(October 28, 2021) — Today, the New Urban Mobility Alliance (NUMO), North American Bikeshare & Scootershare Association (NABSA), and Open Mobility Foundation (OMF) announced the launch of the Privacy Principles for Mobility Data to help guide the mobility ecosystem in the responsible use of data and the protection of individual privacy.
Developed through a collaboration of more than 20 cities, mobility service providers, technology companies, privacy advocates, and academics, the Privacy Principles for Mobility Data are intended to serve as a guiding “North Star” to assess technical and policy decisions that have implications for privacy when handling mobility data. The collaborative, which was convened by NABSA, NUMO, and OMF in 2020, consulted privacy experts, discussed key topics related to data privacy, and identified core ideas and common themes to serve as a basis for these principles.
“Developing the principles was a collaborative process,” said Steve Hoyt-McBeth of the Portland Bureau of Transportation, who served on the Principles’ Drafting Committee. “For more than a year, a diverse group of stakeholders has met regularly to learn, build consensus, and draft the Principles. I’m honored to have worked on this initiative alongside so many dedicated experts in the field.”
The collection and use of mobility data has the potential to benefit society through, for example, enabling shared mobility services and helping public agencies with urban planning and management. In using this data, organizations in the public, private and nonprofit sectors increasingly are faced with decisions that have data privacy implications. The principles were developed to provide guidance that protects individuals and helps organizations effectively communicate and engage with the public when working with mobility data.
“Data is key to building better transportation ecosystems that serve the needs of all communities and allow everyone to access daily needs and economic opportunity,” said Kelsey Finch, Senior Counsel of Future of Privacy Forum. “But that data must be used responsibly, and the privacy of individuals and communities must be protected. The principles are a framework that provides a starting point for dealing with the ethical collection, use, and storage of mobility data.”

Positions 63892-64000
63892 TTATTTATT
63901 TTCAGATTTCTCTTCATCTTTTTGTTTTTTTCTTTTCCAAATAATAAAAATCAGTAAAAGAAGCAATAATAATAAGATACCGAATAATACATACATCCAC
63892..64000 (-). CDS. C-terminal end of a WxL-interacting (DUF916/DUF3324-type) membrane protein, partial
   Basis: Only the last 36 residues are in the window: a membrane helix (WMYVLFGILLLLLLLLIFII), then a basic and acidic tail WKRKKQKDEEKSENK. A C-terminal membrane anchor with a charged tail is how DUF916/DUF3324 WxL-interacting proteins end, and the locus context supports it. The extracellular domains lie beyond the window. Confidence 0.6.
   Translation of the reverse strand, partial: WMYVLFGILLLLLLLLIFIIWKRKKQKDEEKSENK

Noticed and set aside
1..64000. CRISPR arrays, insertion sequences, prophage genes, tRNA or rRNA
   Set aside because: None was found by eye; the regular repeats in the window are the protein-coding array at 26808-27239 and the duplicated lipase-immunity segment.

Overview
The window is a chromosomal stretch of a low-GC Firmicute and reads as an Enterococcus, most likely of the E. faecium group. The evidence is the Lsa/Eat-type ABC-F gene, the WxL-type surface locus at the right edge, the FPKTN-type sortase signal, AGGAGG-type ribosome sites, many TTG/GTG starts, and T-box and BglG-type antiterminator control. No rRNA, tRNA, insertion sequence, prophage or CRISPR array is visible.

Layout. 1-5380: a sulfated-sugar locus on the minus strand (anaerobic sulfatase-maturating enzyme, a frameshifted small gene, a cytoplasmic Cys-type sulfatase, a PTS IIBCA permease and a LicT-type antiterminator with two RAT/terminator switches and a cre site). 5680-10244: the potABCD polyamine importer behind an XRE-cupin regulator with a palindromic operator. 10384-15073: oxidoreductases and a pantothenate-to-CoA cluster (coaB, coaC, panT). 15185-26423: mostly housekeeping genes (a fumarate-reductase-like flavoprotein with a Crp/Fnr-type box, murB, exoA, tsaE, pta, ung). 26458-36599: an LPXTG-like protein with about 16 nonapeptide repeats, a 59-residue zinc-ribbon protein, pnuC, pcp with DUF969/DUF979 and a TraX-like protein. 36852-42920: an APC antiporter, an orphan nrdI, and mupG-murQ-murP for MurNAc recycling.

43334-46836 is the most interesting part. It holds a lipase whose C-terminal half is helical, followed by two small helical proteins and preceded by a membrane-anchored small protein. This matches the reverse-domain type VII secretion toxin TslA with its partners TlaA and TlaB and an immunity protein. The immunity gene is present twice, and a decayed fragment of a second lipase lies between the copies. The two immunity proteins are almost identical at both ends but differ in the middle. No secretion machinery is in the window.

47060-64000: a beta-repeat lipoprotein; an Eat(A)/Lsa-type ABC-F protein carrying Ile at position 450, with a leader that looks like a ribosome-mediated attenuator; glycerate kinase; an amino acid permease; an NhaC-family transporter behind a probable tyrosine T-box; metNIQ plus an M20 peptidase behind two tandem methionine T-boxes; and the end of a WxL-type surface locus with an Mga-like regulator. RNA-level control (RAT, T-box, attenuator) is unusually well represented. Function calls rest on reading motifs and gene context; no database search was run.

The seven Principles are:
Organizations from the public and private sectors are invited to endorse and engage with the principles, which can be used to inform transportation policies and mobility data practices. The principles debuted at the 2021 NABSA Conference, Rolling With It: Empowering Shared Micromobility. After the conference, a recording of the session will be available publicly at nabsa.net/webinars.
To learn more about the principles and how to endorse them, visit: www.mobilitydataprivacyprinciples.org.
The North American Bikeshare & Scootershare Association (NABSA) connects the biggest minds in bikeshare and shared micromobility to support, promote and enhance shared alternatives to traditional transportation across North America. NABSA is the industry’s membership organization with representation from system owners, operators, host cities, equipment manufacturers and technology providers. Learn more at nabsa.net.
NUMO, the New Urban Mobility alliance, is a global organization that channels tech-based disruptions in urban transport to create joyful cities where sustainable and just mobility is the new normal. Founded in 2019 as an outgrowth of the Shared Mobility Principles for Livable Cities, NUMO convenes diverse allies and leverages the momentum of significant evolutions in mobility to target urban issues — including equity, sustainability, affordability, accessibility and labor — impacted by the shifting transportation landscape. NUMO is hosted by WRI Ross Center for Sustainable Cities.
The Open Mobility Foundation is a nonprofit that develops open source tools for cities to manage mobility. Founded in 2019, the Open Mobility Foundation brings together public and private sector stakeholders to understand issues surrounding emerging mobility and create digital tools like the Mobility Data Specification (MDS), which is now used in more than 120 cities around the world. The Open Mobility Foundation is led by cities and has the support of more than 50 members representing a diverse group of public agencies, technology companies, and mobility service providers.